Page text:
Tame Impala follow up their successful debut with songs of persistent devotion, turning the heavy-lidded repetition at their sonic core into a warming psychedelic mantra.
The “ism” in the new Tame Impala album, Lonerism seems to indicate a religious ideology more than a political one. There is a persistent devotion in Kevin Parker’s songs that turns the heavy-lidded repetition at the sonic core into a psychedelic mantra. The new album begins with an energetic, looped whisper: “Gotta be above it”. The song, “Be Above It”, has few lyrics beyond that continual assurance. Parker, the mastermind behind the Australian psychedelic group, always seems to be navel-gazing, analyzing life from the frame, in a hazy separation from the world. And though on the band's catchy and timeless sounding debut album, Innerspeaker, Parker mentioned relationships (girls and friends), the lyrics were usually still solipsistic. In Tame Impala’s world, the rock lyricist is literally an inner speaker, delivering internal affirmations, comments, and prayers.
On Lonerism, Parker continues the interior monologue of an awkward youth. But the music belies that alienation, swaddling you in warmth. Tame Impala sound like sun shimmering on the minute ripples of a lake in full summer at noon. There’s a dazed quality of excessive light. Even though the dripping guitar plays minor progressions with a certain melancholy and Parker sings with a longing weariness, the overwhelming attitude might be more aptly awestruck. Inevitably, Parker’s voice calls to mind George Harrison. Like George, he is on a spiritual quest, one that is completely within. This lonerism is fitting for a generation of individuals who record and listen to music on computers, home alone, or on planes and trains, just as Parker was when he recorded this album in the immediate wake of Innerspeaker’s success.
For their second album, Tame Impala haven't really grown in their sound. Sure, Lonerism boasts more synths than their debut, which adds another layer to the already thick-bottomed haze surrounding the band. At moments, the synths might call to mind ‘70s prog-rock in their sonic quality, but they never go into any complexity. The closest the band comes to prog is on the single, “Elephant”, which stomps in the direction of Zeppelin and Sabbath, with an additional wash of synth for a solo. But the busiest part of the song is the bass. No complex time signatures or key changes. And still the song is mid-tempo, like the rest of the album, shaking the earth like its titular animal, no rush.
There are a few other adventurous tracks that are brimful of thick and lively sound, like the second and third tracks, “Apocalypse Dreams” and the misleadingly named “Endors-Toi”. On the latter, after nearly two minutes of heavenly build -- with guitar chords ringing out, a bombardment of shuffled drums, and rippling synths topping out the dense layering -- Parker reminds himself, “Go to sleep, you’ll be fine”, as if talking himself down from a bad trip. Despite its sleepy title, it is a raucous song, one of the highlights of the album, especially in the raw corrosion of the guitar solo that takes the song out.
The early tracks are dominated by the busy, incredible drumming of Parker’s musical partner, Jay Watson. But post-“Apocalypse Dreams”, which swells with a winning paranoia like the sleep of a bad trip, Tame Impala take a slow dive into more laidback grooves. “Mind Mischief” has a punchy staccato riff, and a singsong quality: the cheerful discovery, Parker sings, is that “she remembers my name.” In fact, just the titles of the album’s songs seem to tell the story of going to a party, falling in love, getting too high, and having to go home early, alone, trapped within your head: “Music to Walk Home By”, “Why Won’t They talk To Me?’ all the way to “Nothing That Has Happened So Far Has Been Anything We Could Control” (which features a spoken part of someone comforting another person who has gone outside alone and needs to come back in to the party) and the final-piano-plunker-come-guitar-atmospherics, “Sun’s Coming Up”.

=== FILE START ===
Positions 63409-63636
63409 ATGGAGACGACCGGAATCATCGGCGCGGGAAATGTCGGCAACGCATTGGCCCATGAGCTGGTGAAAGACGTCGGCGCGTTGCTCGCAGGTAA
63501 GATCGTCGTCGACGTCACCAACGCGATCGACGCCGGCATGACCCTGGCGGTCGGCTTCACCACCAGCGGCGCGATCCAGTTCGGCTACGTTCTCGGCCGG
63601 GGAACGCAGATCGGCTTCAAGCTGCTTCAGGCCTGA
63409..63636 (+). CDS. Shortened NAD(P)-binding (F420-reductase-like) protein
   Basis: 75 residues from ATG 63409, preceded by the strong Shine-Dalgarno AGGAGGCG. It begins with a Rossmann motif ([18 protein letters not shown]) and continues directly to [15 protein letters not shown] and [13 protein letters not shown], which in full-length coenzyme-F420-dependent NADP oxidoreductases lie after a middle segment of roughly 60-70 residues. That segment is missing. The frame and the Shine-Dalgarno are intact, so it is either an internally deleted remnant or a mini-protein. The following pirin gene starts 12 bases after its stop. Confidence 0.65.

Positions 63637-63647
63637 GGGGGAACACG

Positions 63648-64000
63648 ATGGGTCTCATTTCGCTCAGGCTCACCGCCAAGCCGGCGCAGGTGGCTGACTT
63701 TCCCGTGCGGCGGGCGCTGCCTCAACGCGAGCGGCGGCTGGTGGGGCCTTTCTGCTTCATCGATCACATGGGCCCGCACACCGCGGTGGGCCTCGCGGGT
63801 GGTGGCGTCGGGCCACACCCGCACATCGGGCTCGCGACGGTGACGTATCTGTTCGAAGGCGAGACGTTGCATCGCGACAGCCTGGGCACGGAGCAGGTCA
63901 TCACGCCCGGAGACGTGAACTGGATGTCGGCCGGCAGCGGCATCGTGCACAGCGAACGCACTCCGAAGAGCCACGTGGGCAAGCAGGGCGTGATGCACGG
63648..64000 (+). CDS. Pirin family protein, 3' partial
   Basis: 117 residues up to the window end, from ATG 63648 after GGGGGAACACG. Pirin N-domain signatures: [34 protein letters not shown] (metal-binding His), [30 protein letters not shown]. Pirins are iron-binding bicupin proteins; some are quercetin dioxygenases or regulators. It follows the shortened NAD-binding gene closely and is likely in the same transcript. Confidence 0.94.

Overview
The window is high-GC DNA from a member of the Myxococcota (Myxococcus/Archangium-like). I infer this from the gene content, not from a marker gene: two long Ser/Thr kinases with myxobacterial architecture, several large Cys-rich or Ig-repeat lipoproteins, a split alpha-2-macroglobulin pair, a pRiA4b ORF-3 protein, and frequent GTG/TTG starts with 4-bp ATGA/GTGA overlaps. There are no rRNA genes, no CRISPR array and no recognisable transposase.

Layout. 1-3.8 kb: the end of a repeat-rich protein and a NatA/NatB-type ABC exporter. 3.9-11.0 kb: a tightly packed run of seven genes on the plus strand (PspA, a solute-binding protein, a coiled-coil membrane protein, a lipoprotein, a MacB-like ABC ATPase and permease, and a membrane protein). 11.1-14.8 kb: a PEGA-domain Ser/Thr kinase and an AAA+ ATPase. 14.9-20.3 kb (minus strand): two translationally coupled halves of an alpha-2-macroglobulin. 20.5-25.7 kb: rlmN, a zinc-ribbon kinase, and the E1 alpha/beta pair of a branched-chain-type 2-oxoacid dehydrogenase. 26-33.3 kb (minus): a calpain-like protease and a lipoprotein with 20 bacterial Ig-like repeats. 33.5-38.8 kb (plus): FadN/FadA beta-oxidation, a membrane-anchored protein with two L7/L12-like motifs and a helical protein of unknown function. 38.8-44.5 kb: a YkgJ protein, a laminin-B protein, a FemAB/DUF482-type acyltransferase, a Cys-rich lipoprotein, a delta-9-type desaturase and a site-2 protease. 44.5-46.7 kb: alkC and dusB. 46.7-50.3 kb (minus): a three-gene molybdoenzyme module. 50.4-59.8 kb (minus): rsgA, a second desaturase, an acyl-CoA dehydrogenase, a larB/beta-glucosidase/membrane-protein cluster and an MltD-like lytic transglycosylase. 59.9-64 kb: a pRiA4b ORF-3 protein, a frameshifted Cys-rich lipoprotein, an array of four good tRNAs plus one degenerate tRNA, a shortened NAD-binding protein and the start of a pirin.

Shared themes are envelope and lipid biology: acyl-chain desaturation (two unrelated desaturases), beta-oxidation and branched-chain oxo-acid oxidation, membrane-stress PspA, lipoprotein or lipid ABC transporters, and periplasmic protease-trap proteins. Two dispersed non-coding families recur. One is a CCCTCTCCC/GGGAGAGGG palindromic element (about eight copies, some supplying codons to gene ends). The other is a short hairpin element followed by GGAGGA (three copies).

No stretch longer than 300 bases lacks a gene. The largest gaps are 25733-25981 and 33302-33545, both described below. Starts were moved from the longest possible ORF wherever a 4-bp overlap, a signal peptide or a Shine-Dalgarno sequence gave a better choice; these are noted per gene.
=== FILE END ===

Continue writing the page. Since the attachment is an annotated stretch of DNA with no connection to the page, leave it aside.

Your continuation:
Despite the seeming lack of self-confidence that a name like Lonerism implies, Tame Impala have an evident certainty in its songs. Though the band could be seen as the inheritor of a certain strand of shoegazing — namely Ride’s later excursion into ‘60s psychedelia (Carnival of Light), and that genre gained its name from a perceived shyness that Parkers seems to share, Tame Impala always go for broke. The band purveys a composite style that is clear homage, a work of love, not purely nostalgia trip, but a rejuvenation of an old sound. Simply put, it takes balls to sing like George Harrison and to quote riffs by Hendrix.
Lonerism takes more time to unfold than Innerspeaker. You won’t find yourself singing along in the same way: Rather than memorable choruses, these mantras come to you in off moments, as reassurance. The vocals, already dreamy, fade into the songs, but the essence seems purer. The ritual works. Lonerism takes you out of yourself, yet somehow deep within yourself, to lay a bedrock of familiar and warming sounds. The melodies are slyly infectious, where the lyrical reflections blend into pure sounds and particular words seem not to matter. Maybe the insight Parker seeks is not lyrical so much as musical. With your headphones on, Lonerism tells you you’re not alone. It imparts that expansive happiness of catchy songs just at the margins of your memory, not quite in your grasp, a reminder of the pleasure of music, something beyond yourself.